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FISHING With Alex Julius

FISHING

With Alex Julius

I can remember a time when hardly anyone went barra fishing until the wet season was over, the skies were blue and the rivers were dropping fast.
Back then, that time was called post-wet-season fishing, but has since become known as The Runoff.
How different is it nowadays when anglers are out chasing some runoff fishing practically in the middle of the first burst of monsoonal deluge?
For Darwin anglers, it’s been happening since last week when, firstly, keen fishos descended upon the Finniss River which was the only river near to Darwin that was accessible for a day trip.
However, suddenly the Arnhem Highway reopened on the weekend and several dozens of boats were also trailed to Shady Camp and a few further afield to the South Alligator River.
It looks like these forays paid off too: most boats fishing the Finniss found a barra or three, and Shady Camp produced the goods down at the mouth of Sampan Creek.
It was my plan to give Shady a shot on Tuesday this week, and I can tell you I spent hours on the BOM website and other weather stations on the Internet as I deliberated the wisdom of making this trip in the face of another tropical low heading our way.
In the end, I made the journey with NAFA crew, Crystal Neal, and old mate Georgiou.
We arrived at the brilliant new Shady Camp boat ramp to find less 4WD/trailer rigs parked than I’ve seen for years at iconic fishing spot; it was clear that the threat of major storm activity and a seriously wet arse had deterred many dozens of Shady Camp aficionados.
There was heaps of water coming over the barrage as we took off and belted downriver to the coast.
If you read last week’s column, you’d understand that we were chasing a repeat of “Sampan Sunday” when a dozen or so boats were greeted with hordes of ravenous metre-plus barra at the mouth of Sampan Creek on the Mary River.
That definitely didn’t happen on Tuesday, but it was an interesting day, that’s for sure.
A big threadfin salmon came aboard our boat fairly early and then a few barra were caught around the change of the low tide by the few boats trolling out the front.
We didn’t see any big fish, but that doesn’t mean none were caught.
Crystal hooked a barra estimated at 90cm on a great big Bomber Long Cast in that deadly chartreuse colour.
It came leaping out of the water several times but the bugger spat the lure before we could get a net anywhere near it.
It was a short while later that the talented female angler hooked up to something big enough to eat the barra she’d lost.
At first, we thought, and hoped, it was a monster barra, but it never jumped; it just kept taking line under a heavy drag.
I must have chased it seawards and back with the boat for several 100 metres.
For a while there, we called it for one of those great big Mary River catfish, and I even joked that it might even be a Queensland groper.
Half an hour elapsed, and we still hadn’t seen the big fish.
Crystal was hurting, even more so when we tightened the drag on her Calcutta 200 to as far as it would go.
I wondered whether it was a big stingray, but the thumping head shakes and sudden bursts of speed indicated it had a proper fish head and a serious tail.
It was only when I put the boat straight above it and Crystal applied thumb locks to the spool that the leader made it first appearance.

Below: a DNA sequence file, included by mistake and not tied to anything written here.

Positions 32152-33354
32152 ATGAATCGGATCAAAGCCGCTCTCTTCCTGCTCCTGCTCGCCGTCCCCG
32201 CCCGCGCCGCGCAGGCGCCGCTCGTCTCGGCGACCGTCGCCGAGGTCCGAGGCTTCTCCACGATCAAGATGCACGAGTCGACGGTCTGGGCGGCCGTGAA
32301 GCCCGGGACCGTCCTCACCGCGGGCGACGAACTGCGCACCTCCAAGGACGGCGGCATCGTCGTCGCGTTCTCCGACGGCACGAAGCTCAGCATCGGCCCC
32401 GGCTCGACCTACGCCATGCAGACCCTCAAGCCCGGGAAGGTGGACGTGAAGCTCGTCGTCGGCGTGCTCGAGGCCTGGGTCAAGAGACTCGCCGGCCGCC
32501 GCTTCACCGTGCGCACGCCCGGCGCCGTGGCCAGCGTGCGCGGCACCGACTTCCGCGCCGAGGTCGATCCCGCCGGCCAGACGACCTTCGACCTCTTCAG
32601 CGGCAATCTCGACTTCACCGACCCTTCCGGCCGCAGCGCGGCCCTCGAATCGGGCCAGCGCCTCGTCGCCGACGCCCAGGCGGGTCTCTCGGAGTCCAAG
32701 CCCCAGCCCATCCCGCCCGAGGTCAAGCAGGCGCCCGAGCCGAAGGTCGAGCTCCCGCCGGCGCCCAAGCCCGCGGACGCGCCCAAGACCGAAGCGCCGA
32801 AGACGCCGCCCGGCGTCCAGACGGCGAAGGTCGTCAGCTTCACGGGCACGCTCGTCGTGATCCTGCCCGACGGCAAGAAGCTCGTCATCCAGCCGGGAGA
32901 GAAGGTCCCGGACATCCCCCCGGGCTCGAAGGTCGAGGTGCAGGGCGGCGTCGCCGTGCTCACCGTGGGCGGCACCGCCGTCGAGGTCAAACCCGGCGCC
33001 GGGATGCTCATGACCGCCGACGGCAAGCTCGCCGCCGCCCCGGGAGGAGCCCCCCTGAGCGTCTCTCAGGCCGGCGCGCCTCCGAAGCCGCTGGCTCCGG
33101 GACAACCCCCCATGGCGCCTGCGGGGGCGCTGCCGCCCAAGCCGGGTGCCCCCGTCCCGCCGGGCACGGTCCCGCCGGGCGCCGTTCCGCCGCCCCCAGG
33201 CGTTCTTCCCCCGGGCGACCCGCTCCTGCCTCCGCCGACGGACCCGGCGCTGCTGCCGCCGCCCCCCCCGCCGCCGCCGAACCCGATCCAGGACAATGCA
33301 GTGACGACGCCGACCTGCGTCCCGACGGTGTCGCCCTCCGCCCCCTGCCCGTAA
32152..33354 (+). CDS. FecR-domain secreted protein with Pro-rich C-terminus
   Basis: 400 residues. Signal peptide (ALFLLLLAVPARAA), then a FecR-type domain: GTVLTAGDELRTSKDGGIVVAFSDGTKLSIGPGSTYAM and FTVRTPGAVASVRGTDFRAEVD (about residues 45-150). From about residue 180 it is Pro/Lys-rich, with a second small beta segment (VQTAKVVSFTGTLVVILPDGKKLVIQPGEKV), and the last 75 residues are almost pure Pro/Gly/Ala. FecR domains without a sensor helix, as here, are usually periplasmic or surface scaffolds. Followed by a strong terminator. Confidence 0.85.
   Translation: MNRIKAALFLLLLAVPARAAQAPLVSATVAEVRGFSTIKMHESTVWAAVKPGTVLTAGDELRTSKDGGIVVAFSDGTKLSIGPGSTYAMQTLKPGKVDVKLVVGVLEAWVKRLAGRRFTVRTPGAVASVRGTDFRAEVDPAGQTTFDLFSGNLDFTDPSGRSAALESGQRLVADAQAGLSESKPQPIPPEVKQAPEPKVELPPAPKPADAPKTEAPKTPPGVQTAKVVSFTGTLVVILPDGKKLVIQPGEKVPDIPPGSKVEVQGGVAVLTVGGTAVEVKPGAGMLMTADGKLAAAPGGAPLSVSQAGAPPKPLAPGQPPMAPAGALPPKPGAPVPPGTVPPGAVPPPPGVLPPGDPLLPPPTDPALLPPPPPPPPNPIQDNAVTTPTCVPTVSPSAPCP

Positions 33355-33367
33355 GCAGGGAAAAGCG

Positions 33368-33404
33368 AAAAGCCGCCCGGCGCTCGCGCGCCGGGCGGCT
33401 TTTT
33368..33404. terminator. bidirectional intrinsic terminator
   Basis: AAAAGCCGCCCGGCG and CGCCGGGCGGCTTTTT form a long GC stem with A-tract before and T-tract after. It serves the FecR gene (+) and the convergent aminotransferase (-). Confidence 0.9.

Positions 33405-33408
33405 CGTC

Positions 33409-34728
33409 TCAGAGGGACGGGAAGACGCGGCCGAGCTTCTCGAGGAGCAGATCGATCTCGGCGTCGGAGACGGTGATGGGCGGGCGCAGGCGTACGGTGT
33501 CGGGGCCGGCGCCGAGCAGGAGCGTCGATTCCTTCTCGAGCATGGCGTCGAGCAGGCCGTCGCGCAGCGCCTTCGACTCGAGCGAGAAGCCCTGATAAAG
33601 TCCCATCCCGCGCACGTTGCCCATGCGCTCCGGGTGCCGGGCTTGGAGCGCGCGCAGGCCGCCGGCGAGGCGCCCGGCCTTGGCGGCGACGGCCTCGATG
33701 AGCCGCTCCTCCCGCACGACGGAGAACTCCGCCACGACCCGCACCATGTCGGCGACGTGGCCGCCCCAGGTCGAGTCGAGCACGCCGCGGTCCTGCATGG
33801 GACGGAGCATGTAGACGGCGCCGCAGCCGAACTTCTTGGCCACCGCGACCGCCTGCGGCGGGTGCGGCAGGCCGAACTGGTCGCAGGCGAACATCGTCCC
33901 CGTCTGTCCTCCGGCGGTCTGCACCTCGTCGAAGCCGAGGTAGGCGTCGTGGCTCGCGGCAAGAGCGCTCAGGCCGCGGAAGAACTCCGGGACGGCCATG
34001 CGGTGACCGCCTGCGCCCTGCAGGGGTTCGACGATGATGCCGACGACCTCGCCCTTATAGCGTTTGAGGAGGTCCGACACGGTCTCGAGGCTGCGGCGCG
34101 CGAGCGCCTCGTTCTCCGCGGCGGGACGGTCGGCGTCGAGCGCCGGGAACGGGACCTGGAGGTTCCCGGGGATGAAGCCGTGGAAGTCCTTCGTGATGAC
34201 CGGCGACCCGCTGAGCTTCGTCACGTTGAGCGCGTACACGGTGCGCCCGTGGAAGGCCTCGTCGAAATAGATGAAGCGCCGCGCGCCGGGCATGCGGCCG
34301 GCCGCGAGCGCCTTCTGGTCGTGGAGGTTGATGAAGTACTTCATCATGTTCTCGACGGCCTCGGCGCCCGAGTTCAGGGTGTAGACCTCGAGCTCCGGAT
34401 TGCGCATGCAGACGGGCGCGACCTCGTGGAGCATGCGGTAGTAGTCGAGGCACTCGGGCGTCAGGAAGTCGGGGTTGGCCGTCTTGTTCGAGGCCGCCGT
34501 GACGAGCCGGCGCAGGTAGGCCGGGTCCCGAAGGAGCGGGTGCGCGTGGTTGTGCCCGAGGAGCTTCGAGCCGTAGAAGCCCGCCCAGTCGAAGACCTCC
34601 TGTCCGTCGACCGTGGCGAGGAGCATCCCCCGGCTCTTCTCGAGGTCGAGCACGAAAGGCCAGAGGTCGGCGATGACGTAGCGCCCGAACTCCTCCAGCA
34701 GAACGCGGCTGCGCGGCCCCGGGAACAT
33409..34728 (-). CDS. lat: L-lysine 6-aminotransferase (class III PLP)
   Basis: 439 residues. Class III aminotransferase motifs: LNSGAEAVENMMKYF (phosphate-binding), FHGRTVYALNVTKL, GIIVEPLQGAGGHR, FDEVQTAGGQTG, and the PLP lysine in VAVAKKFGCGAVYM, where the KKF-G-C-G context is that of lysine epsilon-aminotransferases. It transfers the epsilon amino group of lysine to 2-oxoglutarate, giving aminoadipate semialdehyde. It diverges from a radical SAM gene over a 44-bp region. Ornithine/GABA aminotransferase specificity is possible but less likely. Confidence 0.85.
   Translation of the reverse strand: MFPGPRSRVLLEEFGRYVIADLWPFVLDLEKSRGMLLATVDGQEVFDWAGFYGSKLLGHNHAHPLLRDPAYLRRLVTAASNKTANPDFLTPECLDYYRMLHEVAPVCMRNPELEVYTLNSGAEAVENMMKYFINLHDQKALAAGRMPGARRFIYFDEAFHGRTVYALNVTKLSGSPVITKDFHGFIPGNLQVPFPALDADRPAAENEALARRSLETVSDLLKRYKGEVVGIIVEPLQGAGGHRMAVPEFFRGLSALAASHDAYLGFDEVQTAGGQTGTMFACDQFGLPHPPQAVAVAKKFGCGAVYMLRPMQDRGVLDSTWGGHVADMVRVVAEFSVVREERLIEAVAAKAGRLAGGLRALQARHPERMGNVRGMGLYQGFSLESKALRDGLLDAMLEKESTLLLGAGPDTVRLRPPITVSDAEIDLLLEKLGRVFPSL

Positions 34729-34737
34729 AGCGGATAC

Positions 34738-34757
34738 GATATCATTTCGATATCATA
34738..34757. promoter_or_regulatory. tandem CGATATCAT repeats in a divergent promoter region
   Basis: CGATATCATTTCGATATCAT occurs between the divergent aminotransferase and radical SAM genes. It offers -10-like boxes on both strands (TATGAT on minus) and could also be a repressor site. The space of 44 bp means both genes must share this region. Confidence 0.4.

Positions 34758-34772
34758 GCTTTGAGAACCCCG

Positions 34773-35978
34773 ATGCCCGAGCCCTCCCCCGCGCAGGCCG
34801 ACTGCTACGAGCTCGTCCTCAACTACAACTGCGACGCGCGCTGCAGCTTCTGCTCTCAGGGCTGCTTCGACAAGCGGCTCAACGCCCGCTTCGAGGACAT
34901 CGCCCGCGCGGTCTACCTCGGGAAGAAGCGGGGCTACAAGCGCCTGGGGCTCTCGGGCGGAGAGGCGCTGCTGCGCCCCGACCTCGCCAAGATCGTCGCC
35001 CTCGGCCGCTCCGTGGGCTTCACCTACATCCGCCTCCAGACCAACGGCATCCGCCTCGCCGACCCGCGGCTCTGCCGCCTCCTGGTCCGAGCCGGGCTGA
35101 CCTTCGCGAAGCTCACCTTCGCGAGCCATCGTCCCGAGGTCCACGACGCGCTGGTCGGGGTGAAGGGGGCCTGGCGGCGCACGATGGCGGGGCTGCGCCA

Suddenly a barrel of a body rolled out of the water and a gigantic tail broke the surface and smashed down hard, propelling the monster back out of sight.
By golly it was a Queensland groper, and it was definitely not a juvenile.
Crystal hung on for dear life as it tore braid from the reel, and I was soon following it again.
Several times we’d get to it and, as soon as it broke surface, it would barge away like a cannon shot, while still staying near to the surface.
Eventually the penny dropped when I looked at the big Lowrance and realised we had drifted into less than 2 metres of water.
That’s why it wasn’t diving: there was no depth to dive down to.
The fight was nearing an hour, and it was clear that we weren’t winning.
Even if we got it boatside and defeated, my landing net was not nearly big enough, and the Bogagrips would never fit around its jaw.
Crystal continued to cling on grimly with thumbs, wrists and forearms until the braid-to-leader FG knot – which had travelled through the guides too many times under enormous strain – finally gave way.
Her exclamation as she whipped her rod hard against the water is not publishable.
We were consoled by the simple fact that the estimated 100kg-plus, nearly 2 m groper was unstoppable on barra tackle; that is, unless you had a few hours to spare and everything went your way.
Fishing Tip: If the weather clears by Sunday, and the seas are calm, head down the Mary River and out into Chambers Bay early to meet the big spring tide at one of those coastal creeks east and west.
There just might be a great big barra or two waiting for you.

PHOTOS:
crystal neal QLD groper
1.    Straining to the max: There’s more than 100kg of Queensland groper on the end of Crystal Neal’s line at the mouth of the Mary River’s Sampan Creek.

shane compain
2.    Shane Compain does it again – clocking up metre barra number 50 with this 115cm ripper caught on a Strada Tera at the Mary mouth.

bryce and paige barra
3.    Bryce Neal lends Paige Watto a hand with her beaut Shady Camp barra from the weekend bite.

Ashlea Backett Threadfine salmon
4.    Ashlea Beckett with one of those whopping Shady Camp threadfin Salmon that seem to bite at this time of year.